City More Than Doubling Funding for Lower-Income Tenants in Housing Court
BY JACKSON CHEN | The city will pump millions of new dollars into tenant legal services that by the fifth year will represent an increase of $93 million over current levels, according to a February 12 announcement by Mayor Bill de Blasio and City Council Speaker Melissa Mark-Viverito.
The new funding will more than double the city’s commitment to providing free legal representation in Housing Court for low-income families that earn less than roughly $50,000 a year. The city calculated the threshold by doubling the federal poverty level for a family of four: $24,250. As many tenants have testified in the past, they are often subject to undeserved harassment or evictions from certain landlords. But soon, they will have greater opportunity to make their case in Housing Court with a city-provided attorney by their side.
“Bringing more justice to vulnerable New Yorkers is a hallmark of this City Council,” Mark-Viverito said in a press release. “The groundbreaking legislation outlined by the City Council and the mayor will ensure that no low-income New Yorker is forced from their home without legal representation.”
According to the announcement, the $93 million increase in funding would be phased in over five years, with incremental revenue of $15 million for the coming fiscal year. Currently, the fund for tenant legal services sits at $62 million and when fully implemented in 2022, the budget would reach $155 million and an estimated 400,000 residents would qualify, according to the city.
“We are the biggest city in the country to level the playing field between tenants and landlords in Housing Court,” de Blasio said in a release. “To anyone being forced out of their home or neighborhood, we are fighting for you. This is still your city.”
The announcement, made at West Side High School on the West 102nd Street, drew ecstatic cheers from a crowd that included Councilmember Mark Levine. The councilmember has been championing a bill that would codify the city’s funding pledge. Intro 214A was introduced by Levine and Bronx Councilmember Vanessa Gibson in 2014 and now has 42 co-sponsors on the Council. The momentum created by the mayor and Council speaker’s funding commitment should carry the bill through a successful vote, but Levine said they would do some slight revisions first.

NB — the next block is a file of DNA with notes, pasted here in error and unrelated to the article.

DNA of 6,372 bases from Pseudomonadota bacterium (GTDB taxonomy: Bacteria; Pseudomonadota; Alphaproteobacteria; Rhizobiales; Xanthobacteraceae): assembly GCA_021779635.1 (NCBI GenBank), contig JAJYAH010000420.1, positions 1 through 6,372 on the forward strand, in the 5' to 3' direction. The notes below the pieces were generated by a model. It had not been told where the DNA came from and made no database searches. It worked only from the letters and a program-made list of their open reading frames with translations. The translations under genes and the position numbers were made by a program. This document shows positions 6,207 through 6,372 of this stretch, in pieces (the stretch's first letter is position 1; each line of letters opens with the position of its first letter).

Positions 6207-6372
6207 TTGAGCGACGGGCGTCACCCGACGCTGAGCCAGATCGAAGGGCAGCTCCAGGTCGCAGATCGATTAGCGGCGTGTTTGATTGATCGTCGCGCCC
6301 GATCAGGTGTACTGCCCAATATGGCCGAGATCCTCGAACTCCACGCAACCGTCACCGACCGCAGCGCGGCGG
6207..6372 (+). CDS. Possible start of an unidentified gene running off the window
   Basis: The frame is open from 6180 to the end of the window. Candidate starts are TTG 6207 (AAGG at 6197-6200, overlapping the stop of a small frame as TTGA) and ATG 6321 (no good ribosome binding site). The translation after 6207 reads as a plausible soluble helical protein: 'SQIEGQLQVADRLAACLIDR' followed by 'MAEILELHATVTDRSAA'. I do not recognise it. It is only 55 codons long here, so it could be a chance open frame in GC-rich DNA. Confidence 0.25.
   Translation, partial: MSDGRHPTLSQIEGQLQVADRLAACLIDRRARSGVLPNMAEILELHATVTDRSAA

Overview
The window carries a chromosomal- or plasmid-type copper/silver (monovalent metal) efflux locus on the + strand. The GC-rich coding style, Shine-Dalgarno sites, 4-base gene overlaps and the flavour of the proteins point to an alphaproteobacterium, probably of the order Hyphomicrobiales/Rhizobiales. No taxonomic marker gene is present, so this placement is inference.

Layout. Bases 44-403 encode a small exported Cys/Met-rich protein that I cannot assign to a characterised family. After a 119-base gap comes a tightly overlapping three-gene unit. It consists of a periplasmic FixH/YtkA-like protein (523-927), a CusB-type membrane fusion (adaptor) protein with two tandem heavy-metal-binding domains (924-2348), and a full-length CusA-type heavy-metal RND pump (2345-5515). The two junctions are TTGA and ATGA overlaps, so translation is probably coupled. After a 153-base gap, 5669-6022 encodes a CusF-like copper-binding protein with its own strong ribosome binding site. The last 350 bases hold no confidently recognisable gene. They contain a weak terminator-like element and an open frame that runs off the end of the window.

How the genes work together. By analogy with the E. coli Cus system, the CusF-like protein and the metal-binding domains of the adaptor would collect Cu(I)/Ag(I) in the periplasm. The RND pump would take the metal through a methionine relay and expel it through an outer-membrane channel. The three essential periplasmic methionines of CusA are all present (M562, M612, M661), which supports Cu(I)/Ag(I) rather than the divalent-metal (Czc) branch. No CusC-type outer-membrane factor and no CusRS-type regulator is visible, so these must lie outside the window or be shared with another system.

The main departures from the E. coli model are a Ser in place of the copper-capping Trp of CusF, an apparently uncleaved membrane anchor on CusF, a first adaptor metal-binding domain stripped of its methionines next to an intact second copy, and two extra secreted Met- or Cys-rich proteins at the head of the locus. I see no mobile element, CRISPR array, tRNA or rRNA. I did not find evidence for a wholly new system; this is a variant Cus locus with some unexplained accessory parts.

The councilmember explained that the revisions include specifying the five-year phasing-in of the funding and language spelling out that some families above the federal poverty rate will be among those given access to free consultation with attorneys. Levine hopes the measure can make it out of the Housing Committee quickly and go to a full vote in the City Council within a matter of a few weeks.
“This has been my number one priority by far, even before I was on the Council,” Levine said. “From the moment I’ve gotten here, the last three years I worked very hard to push this forward. It is desperately needed in my district that’s overwhelmingly a rental district.”
Levine said that the extra $93 million the city will shell out to provide attorneys for low-income families would be greatly mitigated by a reduction in costs for families having to enter the homeless shelter system. The councilmember said the city spends up to $40,000 a year to house a family in the shelters, as opposed to the initial $2,500 cost for providing the same family legal services.
“Thousands of families all have been in Housing Court, sometimes on bogus grounds and the majority of them have not had an attorney,” Levine said. “This is a big deal in my district and a big deal citywide.”
All across the city, unscrupulous landlords have slapped unfair claims or evictions on their tenants, especially those in in rent-stabilized units. Many tenants have recounted the mismatch they face when they step into Housing Court alone, while an attorney typically represents the landlord in an arena they’re familiar with.
“I think it’s a new era for tenants in New York City where they now know they won’t be alone when they face the threat of eviction,” Levine said. “Landlords are going to quickly learn that there’s not a lot to be gained from frivolous lawsuits.”
Susanna Blankley, a member of the Right to Counsel NYC Coalition, said that on top of families benefitting, the legislation and funding would stem the displacement of residents that is usually followed by the area’s gentrification, which in turn puts pressure on other tenants.
“The Right to Counsel Coalition has fought long and hard for this measure that will give families a fighting chance to remain in their homes and communities,” Blankley said in a statement. “[This] landmark agreement sends a strong message to the city’s poorest residents that their lives, homes, and communities matter and that they will be protected.”